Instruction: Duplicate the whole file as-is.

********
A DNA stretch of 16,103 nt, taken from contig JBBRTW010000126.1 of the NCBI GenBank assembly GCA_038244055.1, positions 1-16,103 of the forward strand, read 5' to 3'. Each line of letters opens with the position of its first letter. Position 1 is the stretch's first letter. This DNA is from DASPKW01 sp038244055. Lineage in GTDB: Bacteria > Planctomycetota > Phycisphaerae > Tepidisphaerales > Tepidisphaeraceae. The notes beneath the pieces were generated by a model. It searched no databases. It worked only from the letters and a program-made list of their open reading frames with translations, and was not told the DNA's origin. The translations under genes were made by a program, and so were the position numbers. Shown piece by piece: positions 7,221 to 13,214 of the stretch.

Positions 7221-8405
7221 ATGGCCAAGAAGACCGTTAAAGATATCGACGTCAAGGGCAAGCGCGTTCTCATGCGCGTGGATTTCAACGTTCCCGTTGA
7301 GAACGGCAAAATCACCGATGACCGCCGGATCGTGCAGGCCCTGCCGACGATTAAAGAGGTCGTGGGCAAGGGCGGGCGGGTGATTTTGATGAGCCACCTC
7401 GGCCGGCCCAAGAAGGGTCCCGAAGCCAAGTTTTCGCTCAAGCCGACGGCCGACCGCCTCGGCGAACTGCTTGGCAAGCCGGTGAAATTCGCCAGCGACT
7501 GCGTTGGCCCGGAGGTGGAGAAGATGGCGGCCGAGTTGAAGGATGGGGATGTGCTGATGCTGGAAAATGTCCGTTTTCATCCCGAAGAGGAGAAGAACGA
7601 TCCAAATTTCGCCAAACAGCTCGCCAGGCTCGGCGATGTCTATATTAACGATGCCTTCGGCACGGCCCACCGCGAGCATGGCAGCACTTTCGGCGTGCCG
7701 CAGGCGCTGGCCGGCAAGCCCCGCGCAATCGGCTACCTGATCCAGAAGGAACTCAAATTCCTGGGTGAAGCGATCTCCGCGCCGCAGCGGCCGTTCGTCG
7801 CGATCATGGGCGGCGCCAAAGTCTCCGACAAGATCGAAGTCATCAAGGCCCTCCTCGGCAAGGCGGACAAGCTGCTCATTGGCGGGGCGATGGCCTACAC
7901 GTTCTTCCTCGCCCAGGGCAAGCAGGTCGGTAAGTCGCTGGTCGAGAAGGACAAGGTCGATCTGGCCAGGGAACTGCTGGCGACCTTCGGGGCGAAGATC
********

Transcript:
A DNA stretch of 16,103 nt, taken from contig JBBRTW010000126.1 of the NCBI GenBank assembly GCA_038244055.1, positions 1-16,103 of the forward strand, read 5' to 3'. Each line of letters opens with the position of its first letter. Position 1 is the stretch's first letter. This DNA is from DASPKW01 sp038244055. Lineage in GTDB: Bacteria > Planctomycetota > Phycisphaerae > Tepidisphaerales > Tepidisphaeraceae. The notes beneath the pieces were generated by a model. It searched no databases. It worked only from the letters and a program-made list of their open reading frames with translations, and was not told the DNA's origin. The translations under genes were made by a program, and so were the position numbers. Shown piece by piece: positions 7,221 to 13,214 of the stretch.

Positions 7221-8405
7221 ATGGCCAAGAAGACCGTTAAAGATATCGACGTCAAGGGCAAGCGCGTTCTCATGCGCGTGGATTTCAACGTTCCCGTTGA
7301 GAACGGCAAAATCACCGATGACCGCCGGATCGTGCAGGCCCTGCCGACGATTAAAGAGGTCGTGGGCAAGGGCGGGCGGGTGATTTTGATGAGCCACCTC
7401 GGCCGGCCCAAGAAGGGTCCCGAAGCCAAGTTTTCGCTCAAGCCGACGGCCGACCGCCTCGGCGAACTGCTTGGCAAGCCGGTGAAATTCGCCAGCGACT
7501 GCGTTGGCCCGGAGGTGGAGAAGATGGCGGCCGAGTTGAAGGATGGGGATGTGCTGATGCTGGAAAATGTCCGTTTTCATCCCGAAGAGGAGAAGAACGA
7601 TCCAAATTTCGCCAAACAGCTCGCCAGGCTCGGCGATGTCTATATTAACGATGCCTTCGGCACGGCCCACCGCGAGCATGGCAGCACTTTCGGCGTGCCG
7701 CAGGCGCTGGCCGGCAAGCCCCGCGCAATCGGCTACCTGATCCAGAAGGAACTCAAATTCCTGGGTGAAGCGATCTCCGCGCCGCAGCGGCCGTTCGTCG
7801 CGATCATGGGCGGCGCCAAAGTCTCCGACAAGATCGAAGTCATCAAGGCCCTCCTCGGCAAGGCGGACAAGCTGCTCATTGGCGGGGCGATGGCCTACAC
7901 GTTCTTCCTCGCCCAGGGCAAGCAGGTCGGTAAGTCGCTGGTCGAGAAGGACAAGGTCGATCTGGCCAGGGAACTGCTGGCGACCTTCGGGGCGAAGATC